In addition to cracking jokes, the young Vito Corleone of 'The Godfather Part II' sends a message to Bates College graduates about the importance of valuing education and staying in character.
Robert De Niro got more than just applause when he received his degree of Honorary Doctor of Fine Arts during commencement exercises at Bates College in Lewiston, Maine, Sunday, May 27. When delivering his speech, the actor drew a steady stream of laughter from the 463 graduating seniors and more than 5,000 onlookers with his witty remarks.
"With all due respect to Gwen Ifill and Bonnie Bassler, I think this is the most important piece of advice you'll get today: become a movie star," he said, giving shout-out to fellow honorary degree recipients. "Now, you might be tempted by other careers, other interests, other commitments. There might be pressure on you to change the world, but you want to find the strength to resist."
He threw another joke when looking back at the day he dropped out of school. "In many ways, leaving school when I did it was an advantage. I saved nearly $6,000 by not having to pay tuition and expenses for four years of education. I feel a little foolish, because if I had waited until now not to go to college, I could have saved around a quarter of a million," he stated.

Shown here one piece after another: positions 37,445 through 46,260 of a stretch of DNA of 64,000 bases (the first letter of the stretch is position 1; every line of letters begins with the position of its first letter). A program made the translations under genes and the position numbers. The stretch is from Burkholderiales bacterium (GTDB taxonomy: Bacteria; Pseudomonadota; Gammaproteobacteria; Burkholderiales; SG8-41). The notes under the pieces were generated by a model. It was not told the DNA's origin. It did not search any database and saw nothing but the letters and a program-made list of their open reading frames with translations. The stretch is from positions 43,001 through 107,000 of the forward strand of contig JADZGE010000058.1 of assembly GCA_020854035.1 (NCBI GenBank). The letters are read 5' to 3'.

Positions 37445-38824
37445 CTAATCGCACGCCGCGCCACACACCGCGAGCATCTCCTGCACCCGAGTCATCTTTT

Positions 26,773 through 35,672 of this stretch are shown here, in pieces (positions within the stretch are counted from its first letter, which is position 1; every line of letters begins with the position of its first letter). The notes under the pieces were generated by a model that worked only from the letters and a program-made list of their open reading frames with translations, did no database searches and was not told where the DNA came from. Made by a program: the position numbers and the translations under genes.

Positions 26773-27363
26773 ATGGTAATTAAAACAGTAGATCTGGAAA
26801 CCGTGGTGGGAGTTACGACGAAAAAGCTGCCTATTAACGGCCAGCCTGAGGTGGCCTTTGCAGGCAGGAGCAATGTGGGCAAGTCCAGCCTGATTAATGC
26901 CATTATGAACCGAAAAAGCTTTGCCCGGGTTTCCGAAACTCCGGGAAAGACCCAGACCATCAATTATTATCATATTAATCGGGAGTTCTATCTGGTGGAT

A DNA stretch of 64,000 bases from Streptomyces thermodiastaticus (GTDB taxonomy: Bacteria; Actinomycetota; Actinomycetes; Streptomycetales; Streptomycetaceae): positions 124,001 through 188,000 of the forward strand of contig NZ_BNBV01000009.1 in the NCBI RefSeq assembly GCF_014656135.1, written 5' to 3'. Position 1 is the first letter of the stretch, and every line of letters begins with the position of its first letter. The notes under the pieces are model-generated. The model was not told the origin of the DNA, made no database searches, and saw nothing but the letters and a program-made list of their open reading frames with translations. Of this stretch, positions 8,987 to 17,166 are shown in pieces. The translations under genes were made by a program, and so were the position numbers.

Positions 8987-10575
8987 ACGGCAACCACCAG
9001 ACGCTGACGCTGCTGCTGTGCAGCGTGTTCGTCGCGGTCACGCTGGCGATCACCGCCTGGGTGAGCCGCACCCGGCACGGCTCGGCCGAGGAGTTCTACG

"It worked out just fine. I saved the money, and I got the degree," 68-year-old De Niro continued. "My mother would be so proud to see her son, who never graduated high school, standing up here, receiving this honorary doctorate of fine arts. She would've been more proud of it if it was [from] Harvard." His joke got another laughter from the crowd, but some reportedly booed him.
On a serious note, he said, "Trying to improve our society isn't a cliche, it is a worthy goal; thinking about an actually doing the right thing is a cliche, but so what, it is the worthiest of goals. When a director gives you a line reading that doesn't feel right for your character, nod and agree with him or her then do it the way your character would do it."
He went on, "If you are an actor been true to your character; if you are not an actor, have character and always be true to yourself." Although admitting he did ok despite having lack of education, "The King of Comedy" star stressed that education was important so he encouraged people to value it. "Staying in school for as long as you can," so he said.
The Honorary Doctor of Fine Arts was conferred by interim president at Bates, Nancy Cable. De Niro was presented the degree by his friend, trustee Michael Chu. The movie veteran was honored during the 146th commencement at Bates along with PBS "Newshour" senior correspondent Ifill and Princeton University molecular biologist Bassler.